London, 1889. Scotland Yard is still reeling from the horrors of Jack the Ripper. It is already difficult to be a Metropolitan Detective; the public is suspicious and unappreciative, and “The Murder Squad” is seen as contemptible and useless.
A new case is developing, in this first novel by graphic novelist Alex Grecian. New hire Walter Day is given the unenviable job of tracking down a murderer who has “offed” of one of Scotland Yard’s own. There are twelve detectives (now only eleven) to man the entire squad, in a time of London’s history where horrors and squalor is rampant. Is Day up to the job?
There are real names peppered throughout this story, including the indomitable one-armed Sir Edward Bradford who founded The Murder Squad in 1889. The mix of the realistic setting and the atmospheric tone of foggy London make a great foundation for a climatic adventure. I didn’t get a full feeling of period England, though, since the book is very character-driven. Walter Day, his constable Nevil Hammersmith, and wonderfully before-his-time police pathologist Dr. Bernard Kingsley are the three key characters around which the story weaves.
There is a sub-plot, somewhat confusing, about the murders of bearded men which overlap and underpin the main tale. Then there is the main story and a sidebar story that intertwine, bringing to the reader the horror of being a young boy in those days, pressed into service at five or six years of age in the mines to the north, or as chimney sweeps in the city. These London lads, called “climbing boys,” we often kidnapped, used as long as they stayed small, and then abandoned by their callous masters. Of course, there are other reasons for kidnapping as well…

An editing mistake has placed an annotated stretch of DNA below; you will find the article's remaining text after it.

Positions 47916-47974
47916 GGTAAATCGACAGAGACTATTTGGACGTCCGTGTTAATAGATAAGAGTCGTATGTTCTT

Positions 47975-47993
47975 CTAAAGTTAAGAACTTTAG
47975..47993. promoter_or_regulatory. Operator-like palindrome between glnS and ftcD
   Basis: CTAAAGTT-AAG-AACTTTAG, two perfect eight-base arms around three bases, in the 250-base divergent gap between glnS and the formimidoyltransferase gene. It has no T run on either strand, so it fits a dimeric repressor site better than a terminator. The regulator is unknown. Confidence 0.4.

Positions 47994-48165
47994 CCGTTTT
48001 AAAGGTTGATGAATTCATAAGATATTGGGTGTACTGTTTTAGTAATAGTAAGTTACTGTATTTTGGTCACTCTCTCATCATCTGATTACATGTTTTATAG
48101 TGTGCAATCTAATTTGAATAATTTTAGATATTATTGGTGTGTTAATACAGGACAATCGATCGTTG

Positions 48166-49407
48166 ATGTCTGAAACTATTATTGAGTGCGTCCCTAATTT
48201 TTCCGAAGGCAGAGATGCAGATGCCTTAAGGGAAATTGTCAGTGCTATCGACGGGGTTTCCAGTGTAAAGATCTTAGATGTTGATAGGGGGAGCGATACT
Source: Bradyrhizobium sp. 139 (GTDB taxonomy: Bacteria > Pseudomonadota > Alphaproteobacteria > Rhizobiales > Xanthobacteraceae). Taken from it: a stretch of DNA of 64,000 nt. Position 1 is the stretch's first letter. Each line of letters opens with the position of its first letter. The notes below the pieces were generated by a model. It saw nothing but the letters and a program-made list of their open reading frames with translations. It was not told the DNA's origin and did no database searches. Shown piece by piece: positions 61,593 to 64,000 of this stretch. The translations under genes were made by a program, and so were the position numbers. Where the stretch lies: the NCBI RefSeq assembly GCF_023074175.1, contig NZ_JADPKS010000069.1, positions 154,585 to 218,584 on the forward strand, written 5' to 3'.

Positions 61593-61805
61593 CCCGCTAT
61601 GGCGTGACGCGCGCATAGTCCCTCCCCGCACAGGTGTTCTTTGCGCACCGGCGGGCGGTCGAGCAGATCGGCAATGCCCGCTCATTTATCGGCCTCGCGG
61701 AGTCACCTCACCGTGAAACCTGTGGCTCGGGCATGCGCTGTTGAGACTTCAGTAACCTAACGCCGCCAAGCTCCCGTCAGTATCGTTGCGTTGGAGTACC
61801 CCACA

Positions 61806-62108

I enjoyed the brief intervals throughout the book which serve to give some background (which I assume will grow in depth as the series continues) on the characters: Day’s promotion from a country bobby to a detective, Hammersmith’s childhood background in the mines, and Dr. Kingsley’s formation of the pathology department, an unpaid gig that Kingsley fervently believes in. The underbelly of London is exposed here—from Blackleg, the underworld informant who doesn’t like injustices being done to London’s boys, to the murderer himself. Madness and evil are dominant here, and survival is a day-to-day struggle for most. The Yard is not a light read, but it is interesting and compelling.
This book (and any potential sequels) has lots of possibilities. Although the plot development could be a bit stronger, I really like the characters and the glimpse of the working man’s Victorian London. Yes, it is more geared toward the men in the world at that time; the only women characters that “work” are the streetwalkers. Day’s wife, for example, isn’t given a very large role in the story. Stories about Victorian detectives and policemen are not rare; I hope that author Alex Grecian can grow along with his series.